Helen Kelso chats to tum2mom about being diagnosed and living with FSHD, and a possible familial history of the disease.

I was diagnosed in my early 20's and it's the Facioscapulohumeral (FSHD). In other words, it started in my shoulders. The muscles in the scapula area were the first ones to go, the ones that hold the scapula into the rib cage. Because i can't lift my arms up. With doing a lot of singing, we used to throw our arms up at the end of you know, choruses and things, and this arm kept wanting to come down. We'd always teased my mum because she was bent over and she was…. meanwhile, i obviously inherited it from her. But It was never really diagnosed in her as such. In those days they didn't really think about the disease, or know much about it because i'm originally from Northern Ireland. There wasn't much research or anything into it at that stage- its different now, but then… I noticed the problem with this arm wanting to come down when i was about 19. But its one of the thank God, slower moving dystrophies and the mildest one. I've just turned 65, so l'm doing ok. I can still get out and about, and drive and do everything. If i was going to the shops or going any distance, i actually use two ski sticks. You know what they are like? Straight sticks, long blunted handles and you hold onto them like that. I prefer to use those. I'm not using crutches now. I would use a walker around the village, you know here, but i don't take a walker with me when i go out. Obviously if i am at the shops, i will get a trolley and use that. I find in winter i am much better, summer, i…you know whats its like, the heat, you feel tired anyway, so the muscles are more tired and i am more inclined to fall then. I come from Northern Ireland and can't really take the heat, the same as other people. I do find i have to really push hard when it comes to summer. The heat definitely affects me, I find it much harder to do stuff. I don't know whether the MD has affected the heart but i have a heart condition as well. I've got atrial fibrillation, which means the heart doesn't beat properly. I'm on medication for that and i'm on Warfarin. You asked me when it was diagnosed, in my early 20's when we were in Cape Town. I had been to doctors in Northern Ireland previously and they didn't know what was wrong with me.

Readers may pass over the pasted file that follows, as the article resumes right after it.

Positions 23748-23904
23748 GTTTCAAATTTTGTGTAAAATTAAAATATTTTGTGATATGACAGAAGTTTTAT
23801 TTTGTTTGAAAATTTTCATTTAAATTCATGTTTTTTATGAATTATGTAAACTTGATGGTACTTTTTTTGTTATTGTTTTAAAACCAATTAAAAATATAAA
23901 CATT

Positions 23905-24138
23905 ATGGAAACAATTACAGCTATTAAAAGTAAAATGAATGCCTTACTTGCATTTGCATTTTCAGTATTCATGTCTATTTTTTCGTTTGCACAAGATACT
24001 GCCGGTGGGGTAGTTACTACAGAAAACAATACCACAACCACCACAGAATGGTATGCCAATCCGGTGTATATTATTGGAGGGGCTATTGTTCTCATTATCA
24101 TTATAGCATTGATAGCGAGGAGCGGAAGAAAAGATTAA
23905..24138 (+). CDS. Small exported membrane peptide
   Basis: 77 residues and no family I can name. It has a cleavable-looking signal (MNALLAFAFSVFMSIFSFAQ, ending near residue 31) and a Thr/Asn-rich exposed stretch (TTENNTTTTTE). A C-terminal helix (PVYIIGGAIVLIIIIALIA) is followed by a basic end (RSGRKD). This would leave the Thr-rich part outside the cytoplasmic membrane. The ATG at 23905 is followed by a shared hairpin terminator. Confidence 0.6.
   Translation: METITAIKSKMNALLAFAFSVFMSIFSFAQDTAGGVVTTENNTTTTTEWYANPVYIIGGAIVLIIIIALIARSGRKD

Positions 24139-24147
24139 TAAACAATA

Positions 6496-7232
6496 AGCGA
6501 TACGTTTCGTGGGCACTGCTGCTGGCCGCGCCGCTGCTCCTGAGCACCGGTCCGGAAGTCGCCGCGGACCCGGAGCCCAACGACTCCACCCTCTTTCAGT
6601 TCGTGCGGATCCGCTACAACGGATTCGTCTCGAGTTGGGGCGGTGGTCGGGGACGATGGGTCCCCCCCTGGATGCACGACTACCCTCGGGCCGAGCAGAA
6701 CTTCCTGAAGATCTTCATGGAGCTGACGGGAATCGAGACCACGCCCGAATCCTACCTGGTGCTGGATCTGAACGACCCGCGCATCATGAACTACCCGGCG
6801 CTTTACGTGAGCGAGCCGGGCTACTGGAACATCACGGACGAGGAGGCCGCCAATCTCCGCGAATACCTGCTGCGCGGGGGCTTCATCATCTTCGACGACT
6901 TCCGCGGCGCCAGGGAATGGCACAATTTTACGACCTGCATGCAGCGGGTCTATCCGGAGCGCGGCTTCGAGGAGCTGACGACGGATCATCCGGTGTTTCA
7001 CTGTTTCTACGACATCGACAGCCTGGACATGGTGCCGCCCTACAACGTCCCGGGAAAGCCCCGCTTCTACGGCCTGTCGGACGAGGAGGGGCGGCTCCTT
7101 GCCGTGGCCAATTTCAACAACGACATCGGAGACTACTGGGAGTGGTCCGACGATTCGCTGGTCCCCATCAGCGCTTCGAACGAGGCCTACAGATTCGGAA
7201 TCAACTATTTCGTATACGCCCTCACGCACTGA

How has having MD impacted on your life?

I'm sort of pretty stubborn in that i want to do as much as i can for myself for as long as i can. I'm inclined sometimes to say no, no its fine, i can manage. And i've got be careful because people can be offended, if you're… So thats one thing i have to watch out for. But i am finding now, more and more, that i have to say thank you very much. Its hard when 80 year olds are looking after me. Being in a retirement village, that's how it is at times and i just wish i was able to do stuff for them, rather than them having to do stuff for me. But I look after my grandson every afternoon during the week. He's now 6.5. And i think that's good. Physically, i've got to do, whatever i'm doing, i've got to get it done now because its coming up to 12:15 and i must go. I promised Claire, my daughter, i'd fetch him. I love this little man. I always wanted more than one child. I'd only ever had Claire . And I would have obviously loved a son and a daughter or a daughter and son. It never happened, maybe it was the good lord just gave me one healthy child. Claire has sent me, mum, the son i never had, when Daniel was born. He and i get on very well. They are testing him now for ADD. But i think with me, A he knows i can't do things and B, with just the two of us together, then its a quieter atmosphere and he doesn't get as distracted. All of that i thoroughly enjoy.

Was your daughter born before you were diagnosed or after?